Seasonal menus bring new colors to dining landscape
Trees aren’t the only things showing off fall foliage as October’s warmth gives way to November frost and winter waits around the bend. Plates coming off the line in restaurant kitchens are now painted in palettes of deep earth tones, re-colored for palates longing for comfort and substance as the temperatures dip. Chefs turn to root vegetables, autumnal fruits, braised meats, thick stews, dark stocks and rich sauces to stave off the chill.
F. Scott’s Restaurant and Jazz Bar has gracefully managed several changes of ownership, management and culinary staff in its nearly 20 years while remaining consistently committed to excellence in the front of the house and creative craftsmanship in the back. Owned for nearly three years by Wendy Holcomb Burch and Elise Loehr Solima, the Green Hills restaurant continues to earn accolades for its thoughtful, confident and mature menus created in the last few years by young but disciplined executive chef Will Uhlhorn and superbly executed by his seconds, Charles Robb Jr. and Kevin Ramquist.
Two weeks ago, they rolled out their new fall menu, which Uhlhorn says imbues local ingredients and product with a French Mediterranean influence. Kick off the season with a foie gras of the day, an artisanal charcuterie plate or a robust soup of stout-and-onion purée, with caraway croutons and melted white cheddar. F. Scott’s has always been known for its fish, and Uhlhorn offers five on the new menu, among them a black olive oil-poached monkfish; a pumpkin seed oil-marinated salmon with Granny Smith apple-chive salsa; and a shrimp-and-scallop pot pie. Meat entrées include a smoked Long Island duck breast with wild mushroom carnaroli risotto; grilled beef tenderloin with foie gras wine reduction; walnut-and-pear-stuffed pork tenderloin wrapped in pancetta; and slow-braised beef short ribs.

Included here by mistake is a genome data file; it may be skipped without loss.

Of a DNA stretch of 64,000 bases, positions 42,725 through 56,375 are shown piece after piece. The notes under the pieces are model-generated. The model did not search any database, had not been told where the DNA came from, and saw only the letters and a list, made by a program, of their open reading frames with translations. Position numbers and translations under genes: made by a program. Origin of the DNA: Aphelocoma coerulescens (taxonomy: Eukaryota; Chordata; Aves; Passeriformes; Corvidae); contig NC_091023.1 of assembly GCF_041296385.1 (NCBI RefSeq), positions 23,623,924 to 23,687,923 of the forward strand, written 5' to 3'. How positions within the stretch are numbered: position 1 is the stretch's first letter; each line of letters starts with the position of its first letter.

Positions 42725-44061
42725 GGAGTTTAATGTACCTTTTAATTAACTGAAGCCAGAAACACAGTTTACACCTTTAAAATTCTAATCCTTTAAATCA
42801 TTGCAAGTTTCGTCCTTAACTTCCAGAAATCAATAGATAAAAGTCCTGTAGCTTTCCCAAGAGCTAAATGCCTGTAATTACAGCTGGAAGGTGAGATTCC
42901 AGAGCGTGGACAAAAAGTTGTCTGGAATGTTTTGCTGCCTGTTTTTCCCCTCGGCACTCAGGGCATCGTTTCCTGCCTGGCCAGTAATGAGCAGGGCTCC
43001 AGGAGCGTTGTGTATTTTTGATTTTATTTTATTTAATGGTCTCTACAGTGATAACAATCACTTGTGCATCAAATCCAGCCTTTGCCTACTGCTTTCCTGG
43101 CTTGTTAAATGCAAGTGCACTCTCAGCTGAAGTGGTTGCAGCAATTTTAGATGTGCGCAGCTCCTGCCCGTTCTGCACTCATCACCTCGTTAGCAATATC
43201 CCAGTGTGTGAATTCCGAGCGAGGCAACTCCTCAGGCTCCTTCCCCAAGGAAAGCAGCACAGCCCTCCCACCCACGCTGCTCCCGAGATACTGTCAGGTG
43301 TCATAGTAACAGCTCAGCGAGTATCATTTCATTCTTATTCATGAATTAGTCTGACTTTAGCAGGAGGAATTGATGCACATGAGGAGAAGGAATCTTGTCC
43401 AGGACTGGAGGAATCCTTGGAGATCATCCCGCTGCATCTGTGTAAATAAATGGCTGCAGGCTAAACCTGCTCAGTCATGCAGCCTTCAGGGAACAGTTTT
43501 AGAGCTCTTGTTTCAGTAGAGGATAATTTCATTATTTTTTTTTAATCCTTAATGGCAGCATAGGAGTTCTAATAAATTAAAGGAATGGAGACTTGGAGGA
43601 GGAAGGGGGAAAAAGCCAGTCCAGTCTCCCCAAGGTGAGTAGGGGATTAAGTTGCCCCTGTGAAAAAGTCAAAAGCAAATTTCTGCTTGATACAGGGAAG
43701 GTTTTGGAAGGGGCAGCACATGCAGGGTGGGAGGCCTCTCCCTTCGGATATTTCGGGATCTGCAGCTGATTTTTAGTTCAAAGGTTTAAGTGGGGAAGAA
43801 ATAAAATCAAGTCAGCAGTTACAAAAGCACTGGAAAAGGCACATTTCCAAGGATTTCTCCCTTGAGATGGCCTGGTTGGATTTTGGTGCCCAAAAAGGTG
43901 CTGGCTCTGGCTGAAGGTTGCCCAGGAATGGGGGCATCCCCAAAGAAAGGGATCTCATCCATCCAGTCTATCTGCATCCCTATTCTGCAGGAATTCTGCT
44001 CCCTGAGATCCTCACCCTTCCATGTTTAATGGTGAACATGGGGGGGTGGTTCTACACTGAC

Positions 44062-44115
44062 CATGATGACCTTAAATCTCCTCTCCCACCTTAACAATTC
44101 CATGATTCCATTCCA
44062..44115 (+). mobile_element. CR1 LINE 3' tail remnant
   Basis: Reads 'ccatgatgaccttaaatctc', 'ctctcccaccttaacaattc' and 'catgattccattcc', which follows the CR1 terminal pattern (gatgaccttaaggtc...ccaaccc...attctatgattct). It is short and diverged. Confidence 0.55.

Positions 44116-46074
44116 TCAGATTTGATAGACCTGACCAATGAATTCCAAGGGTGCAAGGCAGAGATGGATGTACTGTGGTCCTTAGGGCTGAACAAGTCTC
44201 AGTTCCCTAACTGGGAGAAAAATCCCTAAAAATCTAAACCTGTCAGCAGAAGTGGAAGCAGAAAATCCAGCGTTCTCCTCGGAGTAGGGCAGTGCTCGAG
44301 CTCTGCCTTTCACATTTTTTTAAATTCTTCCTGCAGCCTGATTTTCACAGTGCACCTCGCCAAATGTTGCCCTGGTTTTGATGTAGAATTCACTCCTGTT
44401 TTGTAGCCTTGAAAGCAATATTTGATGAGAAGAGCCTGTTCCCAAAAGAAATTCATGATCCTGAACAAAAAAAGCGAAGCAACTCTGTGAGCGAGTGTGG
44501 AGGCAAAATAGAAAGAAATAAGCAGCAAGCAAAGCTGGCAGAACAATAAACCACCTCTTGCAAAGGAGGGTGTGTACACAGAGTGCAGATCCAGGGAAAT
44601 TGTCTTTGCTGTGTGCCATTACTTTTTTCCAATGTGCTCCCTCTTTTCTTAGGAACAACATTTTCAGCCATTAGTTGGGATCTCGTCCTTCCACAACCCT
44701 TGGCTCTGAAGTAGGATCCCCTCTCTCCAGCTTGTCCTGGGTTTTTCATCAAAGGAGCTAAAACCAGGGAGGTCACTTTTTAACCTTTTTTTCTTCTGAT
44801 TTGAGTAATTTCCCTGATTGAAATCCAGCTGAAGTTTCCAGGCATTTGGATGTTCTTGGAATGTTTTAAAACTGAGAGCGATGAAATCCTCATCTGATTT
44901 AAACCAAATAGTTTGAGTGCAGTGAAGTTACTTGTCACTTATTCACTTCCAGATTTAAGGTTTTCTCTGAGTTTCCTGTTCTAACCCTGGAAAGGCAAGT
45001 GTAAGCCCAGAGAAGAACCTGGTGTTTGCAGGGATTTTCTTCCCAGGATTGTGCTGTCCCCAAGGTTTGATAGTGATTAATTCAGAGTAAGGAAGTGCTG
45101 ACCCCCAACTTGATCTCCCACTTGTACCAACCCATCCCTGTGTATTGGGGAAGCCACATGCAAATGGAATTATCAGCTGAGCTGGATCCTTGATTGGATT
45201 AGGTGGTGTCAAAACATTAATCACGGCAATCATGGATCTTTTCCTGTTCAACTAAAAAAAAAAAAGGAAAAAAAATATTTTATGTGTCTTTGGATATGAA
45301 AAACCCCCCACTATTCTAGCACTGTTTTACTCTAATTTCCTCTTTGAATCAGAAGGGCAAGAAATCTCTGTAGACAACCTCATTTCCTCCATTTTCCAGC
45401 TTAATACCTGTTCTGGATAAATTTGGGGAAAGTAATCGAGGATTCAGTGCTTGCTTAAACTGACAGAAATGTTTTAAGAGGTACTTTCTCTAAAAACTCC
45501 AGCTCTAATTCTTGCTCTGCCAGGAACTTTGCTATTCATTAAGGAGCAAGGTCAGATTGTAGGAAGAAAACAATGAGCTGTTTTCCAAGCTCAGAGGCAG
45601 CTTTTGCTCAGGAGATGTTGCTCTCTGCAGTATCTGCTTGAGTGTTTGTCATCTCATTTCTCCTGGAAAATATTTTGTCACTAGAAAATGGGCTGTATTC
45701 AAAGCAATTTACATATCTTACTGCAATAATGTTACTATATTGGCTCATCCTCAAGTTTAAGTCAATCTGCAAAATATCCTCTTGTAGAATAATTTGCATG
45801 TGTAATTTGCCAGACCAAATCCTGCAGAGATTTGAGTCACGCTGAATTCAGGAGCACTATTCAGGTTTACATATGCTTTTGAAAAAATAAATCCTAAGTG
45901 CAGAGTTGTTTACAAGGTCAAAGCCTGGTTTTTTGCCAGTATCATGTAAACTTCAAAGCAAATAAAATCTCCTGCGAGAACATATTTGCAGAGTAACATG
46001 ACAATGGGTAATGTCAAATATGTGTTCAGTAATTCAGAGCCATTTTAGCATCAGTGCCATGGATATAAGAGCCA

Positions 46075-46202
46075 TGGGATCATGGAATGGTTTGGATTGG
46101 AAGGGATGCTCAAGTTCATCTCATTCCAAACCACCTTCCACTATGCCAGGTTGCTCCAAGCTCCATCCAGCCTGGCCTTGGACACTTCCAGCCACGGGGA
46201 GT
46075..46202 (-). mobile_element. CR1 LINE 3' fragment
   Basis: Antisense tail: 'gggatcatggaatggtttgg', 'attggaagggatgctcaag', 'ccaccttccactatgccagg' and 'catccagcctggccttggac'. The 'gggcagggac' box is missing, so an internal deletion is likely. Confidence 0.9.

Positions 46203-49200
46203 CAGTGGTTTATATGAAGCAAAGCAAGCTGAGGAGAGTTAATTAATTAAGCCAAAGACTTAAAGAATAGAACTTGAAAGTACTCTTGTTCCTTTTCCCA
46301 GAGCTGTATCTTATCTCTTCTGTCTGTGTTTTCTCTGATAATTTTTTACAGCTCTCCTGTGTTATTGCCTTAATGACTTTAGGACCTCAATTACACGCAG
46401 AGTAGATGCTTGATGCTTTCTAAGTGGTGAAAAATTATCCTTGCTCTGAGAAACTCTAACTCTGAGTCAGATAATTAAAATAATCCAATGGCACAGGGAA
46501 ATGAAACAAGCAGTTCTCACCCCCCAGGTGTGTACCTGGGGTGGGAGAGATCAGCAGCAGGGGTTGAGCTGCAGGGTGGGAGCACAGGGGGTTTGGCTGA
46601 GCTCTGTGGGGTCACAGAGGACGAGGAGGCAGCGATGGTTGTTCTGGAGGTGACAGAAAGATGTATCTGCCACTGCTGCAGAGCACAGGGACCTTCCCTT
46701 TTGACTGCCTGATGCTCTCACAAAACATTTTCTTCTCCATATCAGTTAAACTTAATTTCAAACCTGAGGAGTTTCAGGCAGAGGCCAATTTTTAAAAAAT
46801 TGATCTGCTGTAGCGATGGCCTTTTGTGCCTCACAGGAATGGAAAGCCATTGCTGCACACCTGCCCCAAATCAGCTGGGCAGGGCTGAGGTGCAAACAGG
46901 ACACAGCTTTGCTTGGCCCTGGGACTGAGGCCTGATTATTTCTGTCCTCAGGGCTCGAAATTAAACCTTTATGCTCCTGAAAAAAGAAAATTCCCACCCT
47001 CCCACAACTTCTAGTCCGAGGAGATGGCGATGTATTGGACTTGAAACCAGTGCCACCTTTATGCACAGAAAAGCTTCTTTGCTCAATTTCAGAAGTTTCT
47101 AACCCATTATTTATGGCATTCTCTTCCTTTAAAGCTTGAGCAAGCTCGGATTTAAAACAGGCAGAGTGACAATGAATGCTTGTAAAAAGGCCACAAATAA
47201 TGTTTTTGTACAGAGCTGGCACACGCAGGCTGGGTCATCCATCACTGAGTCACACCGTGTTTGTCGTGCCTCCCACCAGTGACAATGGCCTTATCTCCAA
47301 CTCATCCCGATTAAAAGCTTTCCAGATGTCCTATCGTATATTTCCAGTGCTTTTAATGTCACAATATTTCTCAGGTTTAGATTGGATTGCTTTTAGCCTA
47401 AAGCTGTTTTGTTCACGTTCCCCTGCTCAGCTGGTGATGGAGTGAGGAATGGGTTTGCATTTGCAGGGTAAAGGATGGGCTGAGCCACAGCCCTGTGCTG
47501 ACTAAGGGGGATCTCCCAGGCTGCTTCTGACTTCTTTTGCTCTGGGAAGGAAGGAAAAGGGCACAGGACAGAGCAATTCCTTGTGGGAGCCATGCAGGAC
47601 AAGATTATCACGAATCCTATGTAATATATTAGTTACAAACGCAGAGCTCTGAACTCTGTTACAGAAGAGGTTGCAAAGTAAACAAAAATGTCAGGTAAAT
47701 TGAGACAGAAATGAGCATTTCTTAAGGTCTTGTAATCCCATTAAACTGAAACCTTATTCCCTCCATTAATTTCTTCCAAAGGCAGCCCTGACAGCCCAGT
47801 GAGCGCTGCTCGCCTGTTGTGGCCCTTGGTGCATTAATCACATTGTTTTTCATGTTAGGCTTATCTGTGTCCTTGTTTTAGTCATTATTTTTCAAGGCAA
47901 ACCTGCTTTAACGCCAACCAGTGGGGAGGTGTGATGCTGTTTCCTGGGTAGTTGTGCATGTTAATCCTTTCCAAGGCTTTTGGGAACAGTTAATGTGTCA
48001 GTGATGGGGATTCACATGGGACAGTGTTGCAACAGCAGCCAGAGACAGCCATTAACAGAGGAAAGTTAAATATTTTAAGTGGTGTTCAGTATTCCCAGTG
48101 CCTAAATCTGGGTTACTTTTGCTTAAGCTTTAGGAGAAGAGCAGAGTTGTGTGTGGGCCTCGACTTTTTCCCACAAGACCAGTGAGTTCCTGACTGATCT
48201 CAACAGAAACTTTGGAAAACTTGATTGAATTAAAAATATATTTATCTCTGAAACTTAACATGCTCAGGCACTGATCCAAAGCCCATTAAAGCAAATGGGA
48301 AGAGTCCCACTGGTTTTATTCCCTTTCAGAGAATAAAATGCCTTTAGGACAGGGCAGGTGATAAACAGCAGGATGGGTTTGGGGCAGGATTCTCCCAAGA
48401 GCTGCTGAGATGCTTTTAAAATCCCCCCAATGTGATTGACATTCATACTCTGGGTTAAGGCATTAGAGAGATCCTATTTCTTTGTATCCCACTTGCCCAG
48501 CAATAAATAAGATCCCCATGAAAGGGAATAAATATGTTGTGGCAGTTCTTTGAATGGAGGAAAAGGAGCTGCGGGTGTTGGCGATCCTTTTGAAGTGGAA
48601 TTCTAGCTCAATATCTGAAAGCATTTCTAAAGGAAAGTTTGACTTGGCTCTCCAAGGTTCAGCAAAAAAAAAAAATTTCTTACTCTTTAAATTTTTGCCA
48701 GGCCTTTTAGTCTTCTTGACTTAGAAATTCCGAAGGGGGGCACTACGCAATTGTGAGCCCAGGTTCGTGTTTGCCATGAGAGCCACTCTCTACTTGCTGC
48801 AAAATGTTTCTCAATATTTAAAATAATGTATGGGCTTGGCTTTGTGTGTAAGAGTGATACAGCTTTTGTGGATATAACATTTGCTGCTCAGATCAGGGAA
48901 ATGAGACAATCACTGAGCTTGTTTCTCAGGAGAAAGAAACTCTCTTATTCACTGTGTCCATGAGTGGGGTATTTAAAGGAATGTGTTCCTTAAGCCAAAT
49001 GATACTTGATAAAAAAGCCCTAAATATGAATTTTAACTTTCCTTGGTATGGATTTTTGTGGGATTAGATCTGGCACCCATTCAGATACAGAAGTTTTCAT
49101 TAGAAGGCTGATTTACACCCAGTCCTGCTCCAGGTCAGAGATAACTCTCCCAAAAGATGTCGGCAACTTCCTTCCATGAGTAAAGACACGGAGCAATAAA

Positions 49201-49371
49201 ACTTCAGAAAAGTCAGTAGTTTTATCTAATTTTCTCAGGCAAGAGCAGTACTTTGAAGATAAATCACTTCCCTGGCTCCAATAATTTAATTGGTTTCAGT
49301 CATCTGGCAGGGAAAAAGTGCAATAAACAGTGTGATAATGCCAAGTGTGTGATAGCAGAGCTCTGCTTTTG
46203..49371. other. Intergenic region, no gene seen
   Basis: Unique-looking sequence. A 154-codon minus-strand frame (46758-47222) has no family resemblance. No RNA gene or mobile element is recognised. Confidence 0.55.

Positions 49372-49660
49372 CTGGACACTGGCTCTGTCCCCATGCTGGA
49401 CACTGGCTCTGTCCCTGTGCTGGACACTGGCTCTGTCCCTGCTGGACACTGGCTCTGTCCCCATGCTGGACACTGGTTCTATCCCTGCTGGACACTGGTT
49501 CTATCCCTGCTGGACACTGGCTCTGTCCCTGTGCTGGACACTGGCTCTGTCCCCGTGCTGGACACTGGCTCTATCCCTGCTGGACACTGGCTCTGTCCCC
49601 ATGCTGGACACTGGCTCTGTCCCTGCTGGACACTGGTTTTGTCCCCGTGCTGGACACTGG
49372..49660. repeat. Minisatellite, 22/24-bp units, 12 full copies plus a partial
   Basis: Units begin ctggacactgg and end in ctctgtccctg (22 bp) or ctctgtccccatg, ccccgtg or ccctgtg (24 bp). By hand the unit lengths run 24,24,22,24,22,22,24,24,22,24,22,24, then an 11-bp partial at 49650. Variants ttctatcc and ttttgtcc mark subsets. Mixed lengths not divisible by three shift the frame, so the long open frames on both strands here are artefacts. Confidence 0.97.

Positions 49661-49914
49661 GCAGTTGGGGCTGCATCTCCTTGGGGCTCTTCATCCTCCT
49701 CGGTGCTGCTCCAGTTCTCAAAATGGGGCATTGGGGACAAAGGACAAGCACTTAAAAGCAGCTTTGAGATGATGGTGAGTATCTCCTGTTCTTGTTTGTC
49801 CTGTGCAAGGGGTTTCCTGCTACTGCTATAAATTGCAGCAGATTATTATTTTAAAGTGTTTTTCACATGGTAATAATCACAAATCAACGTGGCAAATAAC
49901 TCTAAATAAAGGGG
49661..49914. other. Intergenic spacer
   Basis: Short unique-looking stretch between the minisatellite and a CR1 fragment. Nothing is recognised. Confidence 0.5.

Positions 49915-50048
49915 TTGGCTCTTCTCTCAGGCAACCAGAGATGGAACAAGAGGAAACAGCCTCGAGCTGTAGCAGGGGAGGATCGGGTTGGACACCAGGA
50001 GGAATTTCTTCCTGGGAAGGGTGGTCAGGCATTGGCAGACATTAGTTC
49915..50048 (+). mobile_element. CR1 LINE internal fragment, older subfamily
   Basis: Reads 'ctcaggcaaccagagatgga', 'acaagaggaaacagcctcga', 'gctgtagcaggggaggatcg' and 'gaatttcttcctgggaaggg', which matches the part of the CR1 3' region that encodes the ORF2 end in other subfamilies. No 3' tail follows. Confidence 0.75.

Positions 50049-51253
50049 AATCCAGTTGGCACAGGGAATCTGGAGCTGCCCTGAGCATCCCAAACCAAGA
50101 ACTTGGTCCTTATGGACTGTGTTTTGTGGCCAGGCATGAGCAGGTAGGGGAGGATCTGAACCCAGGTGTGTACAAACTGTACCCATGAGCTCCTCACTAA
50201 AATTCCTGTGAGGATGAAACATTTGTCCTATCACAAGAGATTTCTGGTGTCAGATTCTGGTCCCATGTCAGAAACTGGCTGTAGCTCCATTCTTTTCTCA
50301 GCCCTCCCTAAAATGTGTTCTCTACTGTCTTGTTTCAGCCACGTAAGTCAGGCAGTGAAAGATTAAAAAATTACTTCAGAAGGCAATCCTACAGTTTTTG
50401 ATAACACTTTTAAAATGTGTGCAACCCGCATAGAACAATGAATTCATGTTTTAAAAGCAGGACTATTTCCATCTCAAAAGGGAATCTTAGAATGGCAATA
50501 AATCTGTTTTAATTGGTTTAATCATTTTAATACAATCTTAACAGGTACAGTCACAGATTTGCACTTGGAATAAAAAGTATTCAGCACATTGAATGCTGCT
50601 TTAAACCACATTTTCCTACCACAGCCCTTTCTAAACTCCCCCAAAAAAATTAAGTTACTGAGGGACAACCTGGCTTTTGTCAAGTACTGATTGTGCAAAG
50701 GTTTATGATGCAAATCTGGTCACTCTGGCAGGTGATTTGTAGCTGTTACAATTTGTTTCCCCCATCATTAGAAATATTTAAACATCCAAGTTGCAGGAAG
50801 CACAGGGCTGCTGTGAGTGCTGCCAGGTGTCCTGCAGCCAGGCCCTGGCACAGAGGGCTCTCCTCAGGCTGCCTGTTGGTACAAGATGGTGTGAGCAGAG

Solima, who also serves as wine director, chose 25 new wines for the cellar to complement the distinct flavors of the cuisine, five of them available by the glass. Six new rums and whiskies that can stand up to richer foods have taken up residence behind the bar.
F. Scott’s, 2210 Crestmoor Road, 269-5861; dinner served 5:30 to 10 p.m. Monday through Thursday, 5:30 to 11 p.m. Friday and Saturday and 5:30 to 9 p.m. Sunday.
With its first birthday just weeks away, Watermark in the Gulch was recently named Best New Restaurant in the Scene’s Readers’ Poll. Owner Jerry Brown, operations director Nathan Lindley and executive chef Joe Shaw will mark their first year with some new and newly promoted team members, as well as a new fall menu. In the front of the house, taking the position of director of service and wine recently vacated by Steve Boyer, is Justin Maestas, who came to know many of Nashville’s movers and shakers during his five years at The Palm. He moved from there to a co-ownership position at Chapel Bistro (now Eastland Café), and when that was sold he did some time at Opryland’s Old Hickory Steakhouse. Maestas will be acquainting and re-acquainting himself with Watermark guests Tuesday through Saturday nights.